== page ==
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ARS Home » Northeast Area » Beltsville, Maryland (BARC) » Beltsville Agricultural Research Center » Sustainable Perennial Crops Laboratory » Research » Publications at this Location » Publication #333069

Title: Thrips (Thysanoptera) of coffee flowers

item ORTIZ, JOSE - Ecosur
item MOUND, LAURENCE - Commonwealth Scientific And Industrial Research Organisation (CSIRO)
item Vega, Fernando

Submitted to: Annals of the Entomological Society of America
Publication Type: Peer Reviewed Journal
Publication Acceptance Date: 12/21/2016
Publication Date: 5/1/2017
Citation: Infante, F., Ortiz, J.A., Solis-Montero, L., Mound, L.A., Vega, F.E. 2017. Thrips (Thysanoptera) of coffee flowers. Annals of the Entomological Society of America. 110:329-337.

Interpretive Summary: Coffee is a very important export commodity, with an estimated annual retail sales value of approximately US $70 billion. Even though an enormous amount of scientific literature on coffee has been published, relatively little is known about thrips visiting coffee flowers. A total of 40 thrips species in 22 genera were identified after being collected on coffee flowers. Seven thrips species were found to be carrying coffee pollen grains on the bodies, which suggests they might be involved in coffee pollination. This information will be of use to coffee scientists, entomologists, and ecologists.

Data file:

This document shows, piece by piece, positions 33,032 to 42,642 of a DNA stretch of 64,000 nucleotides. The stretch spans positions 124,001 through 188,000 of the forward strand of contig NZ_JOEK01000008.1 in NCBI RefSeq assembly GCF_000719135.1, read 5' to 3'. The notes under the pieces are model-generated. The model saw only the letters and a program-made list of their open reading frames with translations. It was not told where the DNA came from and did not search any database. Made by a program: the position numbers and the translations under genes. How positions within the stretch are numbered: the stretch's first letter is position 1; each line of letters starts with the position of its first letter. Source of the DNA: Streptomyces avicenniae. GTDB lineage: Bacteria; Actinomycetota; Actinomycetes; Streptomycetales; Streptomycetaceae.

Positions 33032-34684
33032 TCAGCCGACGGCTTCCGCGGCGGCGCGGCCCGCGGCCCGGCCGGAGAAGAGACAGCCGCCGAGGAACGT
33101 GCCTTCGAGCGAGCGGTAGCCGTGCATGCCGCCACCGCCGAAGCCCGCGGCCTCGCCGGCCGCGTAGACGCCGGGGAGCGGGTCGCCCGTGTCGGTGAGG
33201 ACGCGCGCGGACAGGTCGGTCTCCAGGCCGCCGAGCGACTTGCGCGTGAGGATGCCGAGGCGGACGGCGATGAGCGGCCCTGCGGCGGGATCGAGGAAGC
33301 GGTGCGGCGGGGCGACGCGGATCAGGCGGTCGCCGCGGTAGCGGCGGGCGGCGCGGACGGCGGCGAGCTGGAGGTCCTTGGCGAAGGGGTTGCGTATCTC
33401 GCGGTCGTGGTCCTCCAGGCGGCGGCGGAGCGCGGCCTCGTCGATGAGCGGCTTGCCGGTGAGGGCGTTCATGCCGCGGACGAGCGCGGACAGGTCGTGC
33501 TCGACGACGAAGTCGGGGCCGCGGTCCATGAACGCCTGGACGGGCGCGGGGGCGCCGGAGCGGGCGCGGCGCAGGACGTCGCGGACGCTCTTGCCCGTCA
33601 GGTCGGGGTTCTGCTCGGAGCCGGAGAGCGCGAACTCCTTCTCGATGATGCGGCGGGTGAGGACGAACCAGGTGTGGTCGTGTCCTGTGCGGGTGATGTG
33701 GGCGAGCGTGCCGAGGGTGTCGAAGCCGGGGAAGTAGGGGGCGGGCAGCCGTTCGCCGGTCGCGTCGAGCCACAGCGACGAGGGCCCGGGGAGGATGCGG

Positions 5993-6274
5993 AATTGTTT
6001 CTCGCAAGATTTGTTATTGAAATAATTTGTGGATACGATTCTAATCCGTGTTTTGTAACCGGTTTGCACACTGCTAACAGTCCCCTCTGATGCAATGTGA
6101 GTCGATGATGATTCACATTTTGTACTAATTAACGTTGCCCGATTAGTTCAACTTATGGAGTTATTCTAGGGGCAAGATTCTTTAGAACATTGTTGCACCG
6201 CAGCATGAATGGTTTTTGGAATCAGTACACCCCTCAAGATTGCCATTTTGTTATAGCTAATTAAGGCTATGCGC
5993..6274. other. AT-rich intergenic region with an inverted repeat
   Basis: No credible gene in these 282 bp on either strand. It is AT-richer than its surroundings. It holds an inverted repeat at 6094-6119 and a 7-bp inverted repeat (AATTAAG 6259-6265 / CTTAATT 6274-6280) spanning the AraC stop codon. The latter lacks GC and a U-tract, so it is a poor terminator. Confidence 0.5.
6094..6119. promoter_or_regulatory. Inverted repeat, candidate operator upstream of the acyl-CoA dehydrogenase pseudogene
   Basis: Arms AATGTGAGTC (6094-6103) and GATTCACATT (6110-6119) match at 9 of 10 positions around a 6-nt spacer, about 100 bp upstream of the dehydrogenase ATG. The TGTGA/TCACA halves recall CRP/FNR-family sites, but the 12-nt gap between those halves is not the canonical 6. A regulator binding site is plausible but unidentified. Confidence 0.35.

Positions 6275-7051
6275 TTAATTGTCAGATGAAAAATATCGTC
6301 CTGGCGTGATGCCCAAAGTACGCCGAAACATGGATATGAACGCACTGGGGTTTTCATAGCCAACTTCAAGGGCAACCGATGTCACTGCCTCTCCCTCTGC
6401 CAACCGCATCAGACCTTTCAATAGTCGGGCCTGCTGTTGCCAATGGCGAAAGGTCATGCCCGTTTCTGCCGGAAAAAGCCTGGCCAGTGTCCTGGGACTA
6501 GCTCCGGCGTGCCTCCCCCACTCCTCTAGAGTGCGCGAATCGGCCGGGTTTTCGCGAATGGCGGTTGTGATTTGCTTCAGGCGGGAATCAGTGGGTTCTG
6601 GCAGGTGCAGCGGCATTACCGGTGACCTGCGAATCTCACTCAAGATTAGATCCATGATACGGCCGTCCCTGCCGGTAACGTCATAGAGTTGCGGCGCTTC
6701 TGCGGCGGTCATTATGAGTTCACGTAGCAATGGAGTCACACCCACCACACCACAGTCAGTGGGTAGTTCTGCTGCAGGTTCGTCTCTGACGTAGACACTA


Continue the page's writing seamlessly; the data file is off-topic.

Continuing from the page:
Technical Abstract: A survey of thrips (Thysanoptera) associated with coffee flowers was conducted in coffee plantations in Chiapas, Mexico. The main objectives were to identify them and to determine whether they were carrying coffee pollen grains. A total of 40 thrips species in 22 genera were identified. The most common species were Karnyothrips merrillii, Haplothrips gowdeyi, Frankliniella invasor, Frankliniella parvula, and Frankliniella varipes. Karnyothrips merrillii is considered a predator of thrips and other small arthropods while the other four species are phytophagous. We inferred the thrips species collected in coffee flowers might be living on other plants and shift to coffee due to the abundance of pollen and nectar during the flowering season. Using microscopy, we examined the bodies of thrips caught in sticky traps. We found coffee pollen grains on the bodies of seven thrips species and discuss the possibility of these thrips serving as coffee pollinators.